CategoryMay be arrested or detainedResidence may be entered subject to ordinary proceduresMay be issued traffic citationMay be subpoenaed as witnessMay be prosecutedRecognized family member
Diplomatic Agent No 1 NoYesNoNoSame as sponsor (full immunity and inviolability)
Member of Administrative & Technical Staff No 1 NoYesNoNoSame as sponsor (full immunity and inviolability
Service StaffYesYesYesYesYes No immunity or inviolability 2
Career Consular Officers Yes, if for a felony & pursuant to a warrant 2 Yes 4 Yes No—for official acts. testimony may not be compelled in any case. No—for official acts; otherwise, yes 2 No immunity or inviolability 2
Honorary Consular OfficersYesYesYes No—for official acts. yes in all other cases No—for official acts; otherwise, yesNo immunity or inviolability
Consular Employees Yes 2 YesYes No—for official acts. yes in all other cases No—for official acts; otherwise, yes 2 No immunity or inviolability 2

1 Reasonable constraints, however, may be applied in emergency circumstances involving self-defense, public safety or the prevention of serious criminal acts.

2 This table presents general rules. Particularly in the cases indicated, the employees of certain foreign countries may enjoy higher levels of privileges and immunities on the basis of special bilateral agreements.

3A small number of senior officers of international organizations are entitled to be treated identically to diplomatic agents.  (Note: International Organizations are not treated on this summary chart.)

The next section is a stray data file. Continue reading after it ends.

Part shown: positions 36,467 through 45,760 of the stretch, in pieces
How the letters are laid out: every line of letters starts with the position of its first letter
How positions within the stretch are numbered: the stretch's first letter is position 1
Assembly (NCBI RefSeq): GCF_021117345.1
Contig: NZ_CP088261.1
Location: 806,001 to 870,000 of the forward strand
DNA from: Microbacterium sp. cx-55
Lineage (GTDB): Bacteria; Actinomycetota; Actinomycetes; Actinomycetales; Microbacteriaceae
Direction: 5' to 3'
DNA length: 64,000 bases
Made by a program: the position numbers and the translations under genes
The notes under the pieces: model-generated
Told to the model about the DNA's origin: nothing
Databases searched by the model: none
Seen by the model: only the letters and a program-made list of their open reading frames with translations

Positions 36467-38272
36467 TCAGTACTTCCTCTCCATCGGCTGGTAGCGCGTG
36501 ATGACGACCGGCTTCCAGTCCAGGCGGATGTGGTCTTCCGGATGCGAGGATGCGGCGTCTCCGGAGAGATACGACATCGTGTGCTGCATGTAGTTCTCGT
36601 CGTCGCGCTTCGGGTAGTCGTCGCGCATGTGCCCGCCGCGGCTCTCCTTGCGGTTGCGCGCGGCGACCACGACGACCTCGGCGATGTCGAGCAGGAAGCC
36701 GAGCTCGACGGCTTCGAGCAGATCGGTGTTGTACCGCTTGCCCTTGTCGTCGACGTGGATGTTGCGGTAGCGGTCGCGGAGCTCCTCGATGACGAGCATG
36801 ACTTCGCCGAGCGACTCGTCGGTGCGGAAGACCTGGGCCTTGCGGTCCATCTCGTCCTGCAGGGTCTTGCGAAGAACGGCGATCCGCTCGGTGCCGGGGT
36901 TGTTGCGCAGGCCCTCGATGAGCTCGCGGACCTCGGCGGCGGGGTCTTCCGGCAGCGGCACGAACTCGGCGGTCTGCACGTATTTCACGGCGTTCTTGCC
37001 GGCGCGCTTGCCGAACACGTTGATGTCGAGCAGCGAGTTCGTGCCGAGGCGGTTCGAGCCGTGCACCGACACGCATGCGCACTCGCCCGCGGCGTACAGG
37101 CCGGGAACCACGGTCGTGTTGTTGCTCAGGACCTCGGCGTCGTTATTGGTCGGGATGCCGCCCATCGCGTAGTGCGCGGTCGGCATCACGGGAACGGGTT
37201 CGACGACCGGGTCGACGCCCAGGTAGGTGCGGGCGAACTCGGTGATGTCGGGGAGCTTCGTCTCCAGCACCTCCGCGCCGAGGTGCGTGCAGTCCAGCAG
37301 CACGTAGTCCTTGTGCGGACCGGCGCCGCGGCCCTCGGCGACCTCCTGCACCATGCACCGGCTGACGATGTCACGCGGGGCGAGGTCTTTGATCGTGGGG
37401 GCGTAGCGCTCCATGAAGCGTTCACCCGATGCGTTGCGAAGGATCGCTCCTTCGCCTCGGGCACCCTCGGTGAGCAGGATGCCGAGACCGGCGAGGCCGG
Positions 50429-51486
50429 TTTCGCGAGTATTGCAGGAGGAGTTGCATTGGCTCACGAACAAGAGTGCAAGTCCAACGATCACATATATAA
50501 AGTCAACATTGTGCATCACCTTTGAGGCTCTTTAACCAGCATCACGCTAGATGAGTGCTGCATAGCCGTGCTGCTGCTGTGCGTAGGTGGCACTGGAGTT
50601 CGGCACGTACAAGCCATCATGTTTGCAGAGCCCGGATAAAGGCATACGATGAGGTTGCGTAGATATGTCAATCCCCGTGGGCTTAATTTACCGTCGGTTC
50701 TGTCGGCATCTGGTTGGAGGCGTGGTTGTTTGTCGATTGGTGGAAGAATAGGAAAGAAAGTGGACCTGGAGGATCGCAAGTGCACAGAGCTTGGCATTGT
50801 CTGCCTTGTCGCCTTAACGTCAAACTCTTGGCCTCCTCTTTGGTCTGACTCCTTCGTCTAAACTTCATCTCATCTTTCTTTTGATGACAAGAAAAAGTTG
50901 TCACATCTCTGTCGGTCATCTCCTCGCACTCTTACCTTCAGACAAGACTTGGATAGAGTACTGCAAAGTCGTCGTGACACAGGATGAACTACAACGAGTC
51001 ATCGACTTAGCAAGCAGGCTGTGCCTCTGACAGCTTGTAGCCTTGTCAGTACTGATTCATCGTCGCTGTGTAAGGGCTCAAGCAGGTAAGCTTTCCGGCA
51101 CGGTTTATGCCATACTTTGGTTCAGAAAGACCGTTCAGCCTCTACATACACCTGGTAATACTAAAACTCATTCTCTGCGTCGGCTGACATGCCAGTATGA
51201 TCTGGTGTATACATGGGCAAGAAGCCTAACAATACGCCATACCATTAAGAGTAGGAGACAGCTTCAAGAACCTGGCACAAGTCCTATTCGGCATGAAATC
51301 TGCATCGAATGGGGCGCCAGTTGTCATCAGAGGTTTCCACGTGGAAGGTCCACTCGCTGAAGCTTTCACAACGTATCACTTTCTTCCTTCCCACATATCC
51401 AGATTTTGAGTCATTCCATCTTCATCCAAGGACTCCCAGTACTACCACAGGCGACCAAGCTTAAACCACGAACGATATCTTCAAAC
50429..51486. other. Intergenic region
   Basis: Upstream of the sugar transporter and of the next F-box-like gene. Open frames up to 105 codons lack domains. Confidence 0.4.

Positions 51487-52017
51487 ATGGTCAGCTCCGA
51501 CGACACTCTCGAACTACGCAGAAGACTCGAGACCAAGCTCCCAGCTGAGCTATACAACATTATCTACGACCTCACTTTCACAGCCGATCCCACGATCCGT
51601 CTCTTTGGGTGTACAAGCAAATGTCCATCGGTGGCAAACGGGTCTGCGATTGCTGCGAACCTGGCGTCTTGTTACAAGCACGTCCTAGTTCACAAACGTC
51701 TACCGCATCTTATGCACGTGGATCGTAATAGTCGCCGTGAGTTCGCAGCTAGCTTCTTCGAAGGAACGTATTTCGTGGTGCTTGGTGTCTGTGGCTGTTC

4 Note that consular residences are sometimes located within the official consular premises. In such cases, only the official office space is protected from police entry.



While the duties of a Foreign Service Officer (FSO) may be clearly defined by the State Department, his or her immunities and privileges should not be taken for granted.  Even when the Foreign Ministry of a country may be fully aware of this dimension of diplomatic practice, successfully claiming such immunities in the case of an accident or other emergency situation may well depend on the willingness of local officials to honor them. 

Moreover, depending on whether official duties or functions are involved, the Department of State may or may not come to the defense of U.S. Government employees faced with lawsuits. For example, Douglas Kent, U.S. consul general in Vladivostok, was involved in a car accident in October 1998 while driving home from his office.  After Kent left the post on reassignment, a Russian citizen injured in the accident sued Kent in his individual capacity in a district court in California.  According to an August 31, 2006, “AFSANET” message from the American Foreign Service Association (AFSA), “The Department of Justice with State Department concurrence refused to certify that Kent was acting within the scope of his employment when the accident occurred,” thus undermining his claim of immunity.  Ultimately, with AFSA supporting FSO Kent’s legal defense, the case went to the U.S. Court of Appeals for the 9th Circuit, which ruled in his favor by determining that he was acting within the scope of his employment when the accident took place. 

The Kent case clearly demonstrates that while Foreign Service personnel, especially those in senior positions, may consider themselves on duty 24 hours a day while stationed overseas and thus fully protected, particular circumstances may put those immunities at risk.  The case also points to the necessity for all employees who drive overseas to have fully adequate personal/automobile liability insurance coverage (which Mr. Kent did not have).